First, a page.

Most applications will never need to scale beyond a single database server. On modern hardware MySQL can perform tens of thousands to millions of queries per second, varying widely based on factors like read/write workload balance, indexing, etc. (Percona Sysbench Benchmarks). Scaling “up” or increasing server resources like I/O capacity, memory, CPU, network is the easiest option for scaling and thus should be the first option employed. The typical next step in scaling is setting up read replicas for an increase in read capacity. After that, “functional partitioning” and then sharding can aid in “scaling out.”

Backups and Recovery

Also covered, backups and recovery. Naturally the database and the data within is an incredibly critical part of any system. Having backups and restoring from those backups is important. But creating backups can be time and resource intensive, and restoring from backups can be complex. HPM explains the differences and pros and cons of using logical or binary backups. It also explains the folly of believing your replica or snapshots can be a backup. There are many tools that can be useful for creating and restoring from backups, HPM explains these in detail.

HPM also covers features of Linux operating systems like LVM snapshots and how this is useful for creating “online” backups that don’t interrupt OLTP workloads.

HPM explains point-in-time recovery, or the process of restoring the last full backup and then replaying the binary log from that time forward (sometimes called “roll-forward recovery”).

I found the idea of “delayed replication” or intentionally having a delayed replica for use in recovery very interesting. If you have a delayed replica and you notice an accident before the delayed replica executes the offending statement it can make recovery much faster.

Optimizing performance via schema design, indexing and query design

Chapters 4, 5 and 6 probably contain the information that’s most sought after by users of MySQL who want to get the most performance out of their database.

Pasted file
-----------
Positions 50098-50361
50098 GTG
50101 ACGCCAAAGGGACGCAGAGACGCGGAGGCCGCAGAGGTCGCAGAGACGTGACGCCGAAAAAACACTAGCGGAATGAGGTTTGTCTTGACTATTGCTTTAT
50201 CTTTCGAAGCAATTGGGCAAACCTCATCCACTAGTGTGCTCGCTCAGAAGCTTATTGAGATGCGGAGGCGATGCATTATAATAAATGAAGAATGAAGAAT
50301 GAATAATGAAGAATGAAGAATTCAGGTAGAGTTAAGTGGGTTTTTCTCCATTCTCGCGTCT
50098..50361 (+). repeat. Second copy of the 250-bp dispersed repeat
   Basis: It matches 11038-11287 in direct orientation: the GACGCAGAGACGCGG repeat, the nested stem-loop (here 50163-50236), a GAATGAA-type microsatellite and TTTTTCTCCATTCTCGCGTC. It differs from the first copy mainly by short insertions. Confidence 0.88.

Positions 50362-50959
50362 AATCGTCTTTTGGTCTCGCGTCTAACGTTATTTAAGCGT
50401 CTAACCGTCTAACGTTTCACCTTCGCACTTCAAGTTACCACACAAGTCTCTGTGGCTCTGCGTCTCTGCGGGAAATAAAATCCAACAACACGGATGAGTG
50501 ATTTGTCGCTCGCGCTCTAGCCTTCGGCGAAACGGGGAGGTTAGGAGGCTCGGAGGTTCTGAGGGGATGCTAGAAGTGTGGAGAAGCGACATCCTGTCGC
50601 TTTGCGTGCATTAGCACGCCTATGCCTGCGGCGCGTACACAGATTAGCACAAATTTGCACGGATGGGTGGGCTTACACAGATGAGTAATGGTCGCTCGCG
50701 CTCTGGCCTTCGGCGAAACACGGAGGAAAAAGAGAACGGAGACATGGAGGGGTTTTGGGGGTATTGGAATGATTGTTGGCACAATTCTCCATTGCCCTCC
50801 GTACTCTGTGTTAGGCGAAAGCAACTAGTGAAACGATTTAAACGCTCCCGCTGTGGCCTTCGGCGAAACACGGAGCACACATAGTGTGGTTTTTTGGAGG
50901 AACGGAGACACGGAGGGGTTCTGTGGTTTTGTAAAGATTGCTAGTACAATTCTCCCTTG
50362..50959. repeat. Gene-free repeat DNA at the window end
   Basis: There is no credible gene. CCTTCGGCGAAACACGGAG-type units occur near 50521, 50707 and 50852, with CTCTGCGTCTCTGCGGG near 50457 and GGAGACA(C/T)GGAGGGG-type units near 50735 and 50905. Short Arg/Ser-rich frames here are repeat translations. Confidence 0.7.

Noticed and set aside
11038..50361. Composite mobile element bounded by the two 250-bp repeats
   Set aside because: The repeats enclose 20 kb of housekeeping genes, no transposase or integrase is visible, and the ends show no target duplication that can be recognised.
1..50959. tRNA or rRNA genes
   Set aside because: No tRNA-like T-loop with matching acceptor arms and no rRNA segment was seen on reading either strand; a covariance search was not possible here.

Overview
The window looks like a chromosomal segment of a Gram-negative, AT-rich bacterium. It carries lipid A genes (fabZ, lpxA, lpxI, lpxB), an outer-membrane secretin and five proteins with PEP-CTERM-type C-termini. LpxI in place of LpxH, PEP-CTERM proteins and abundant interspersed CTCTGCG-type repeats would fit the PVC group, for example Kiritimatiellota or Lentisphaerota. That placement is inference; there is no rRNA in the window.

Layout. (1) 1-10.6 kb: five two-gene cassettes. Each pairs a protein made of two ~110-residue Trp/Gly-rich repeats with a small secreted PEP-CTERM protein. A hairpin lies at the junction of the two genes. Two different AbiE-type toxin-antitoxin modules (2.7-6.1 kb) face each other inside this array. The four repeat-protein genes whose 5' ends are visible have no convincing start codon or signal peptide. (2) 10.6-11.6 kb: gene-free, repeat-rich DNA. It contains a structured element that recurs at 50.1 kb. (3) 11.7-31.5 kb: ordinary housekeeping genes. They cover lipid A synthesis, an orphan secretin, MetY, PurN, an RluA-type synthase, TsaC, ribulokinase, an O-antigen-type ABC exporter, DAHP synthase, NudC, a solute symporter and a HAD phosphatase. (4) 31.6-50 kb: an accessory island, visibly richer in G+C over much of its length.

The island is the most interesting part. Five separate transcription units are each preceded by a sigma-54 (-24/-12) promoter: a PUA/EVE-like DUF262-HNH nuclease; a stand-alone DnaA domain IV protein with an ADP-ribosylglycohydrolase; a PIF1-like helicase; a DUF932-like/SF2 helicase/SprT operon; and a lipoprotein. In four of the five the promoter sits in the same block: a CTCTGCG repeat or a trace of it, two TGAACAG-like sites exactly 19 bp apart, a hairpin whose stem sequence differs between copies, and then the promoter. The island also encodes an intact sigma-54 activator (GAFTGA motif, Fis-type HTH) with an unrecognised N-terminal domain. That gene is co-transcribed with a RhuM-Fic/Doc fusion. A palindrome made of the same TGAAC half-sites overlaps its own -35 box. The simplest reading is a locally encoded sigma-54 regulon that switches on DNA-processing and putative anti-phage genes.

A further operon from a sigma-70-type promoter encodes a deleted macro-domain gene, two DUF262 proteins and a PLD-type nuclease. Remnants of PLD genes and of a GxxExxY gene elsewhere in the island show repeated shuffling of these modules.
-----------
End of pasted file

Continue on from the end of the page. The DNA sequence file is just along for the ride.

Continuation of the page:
Sometimes it makes sense to strategically denormalize data to suit querying needs, or use cache tables to avoid continuously computing expensive statistics.

Using appropriate column datatypes can drastically improve performance as well. General advice is to use the smallest datatype possible for every column and to avoid NULL (p116). BLOB/TEXT columns almost always result in using on-disk temporary tables for sorting operations and therefore can have serious detrimental impact on performance and should be avoided if possible.


Indexing is a complex topic and HPM breaks it down nicely. HPM explains the differences between clustered indexes and secondary indexes. Often, if you limit the number of columns returned by your query you can make use of “covering indexes” which avoid the need for performing disk IO (p177).

Also explained is the subtle differences between redundant and duplicate indexes. Duplicate indexes are wasteful and should be avoided but redundant indexes can sometimes be useful.

Column order in indexes is also important and can aid queries or affect insert performance. HPM explains how to quantify index column selectivity and design indexes accordingly by choosing an optimal column index order.

Unused indexes are dead weight and HPM describes tools and strategies that can be used to identify and remove them.


MySQL executes queries using a nontrivial process and understanding this can help users write queries that MySQL can execute more efficiently.

The query optimizer turns queries into “query execution plans” for the database. The optimizer is “cost-based” and uses statistics about the data to try and predict which execution plan will be least expensive.

Sorting operations can potentially be very expensive. Indexes can be very helpful for sorting but when it’s not possible to use them MySQL must sort the rows itself. It can do this either in memory using the sort buffer, or on disk. The data to be returned determines which type of sorting MySQL will perform.

Advanced users can provide “hints” to the optimizer to control the query plan.

The appendix contains a very detailed explanation of how to use EXPLAIN to understand what plan the query optimizer will come up with.

From the book:

“Optimization always requires a three-pronged approach: stop doing things, do
them fewer times, and do them more quickly.”


Lastly the authors are closely tied with Percona, a drop in replacement for MySQL. Throughout the book they highlight the utility of their company’s tools (such as percona-toolkit) and the advantages/differences of their “flavor” of MySQL.

High Performance MySQL was a great read and I’d recommend it to anyone looking to enhance their “tree trunk of understanding” on MySQL/RDBMSs. It’s old and partially dated but still worthwhile to purchase. Through reading this book I feel my focusing abilities have been enhanced and I’m looking foward to tackling the next book in my queue.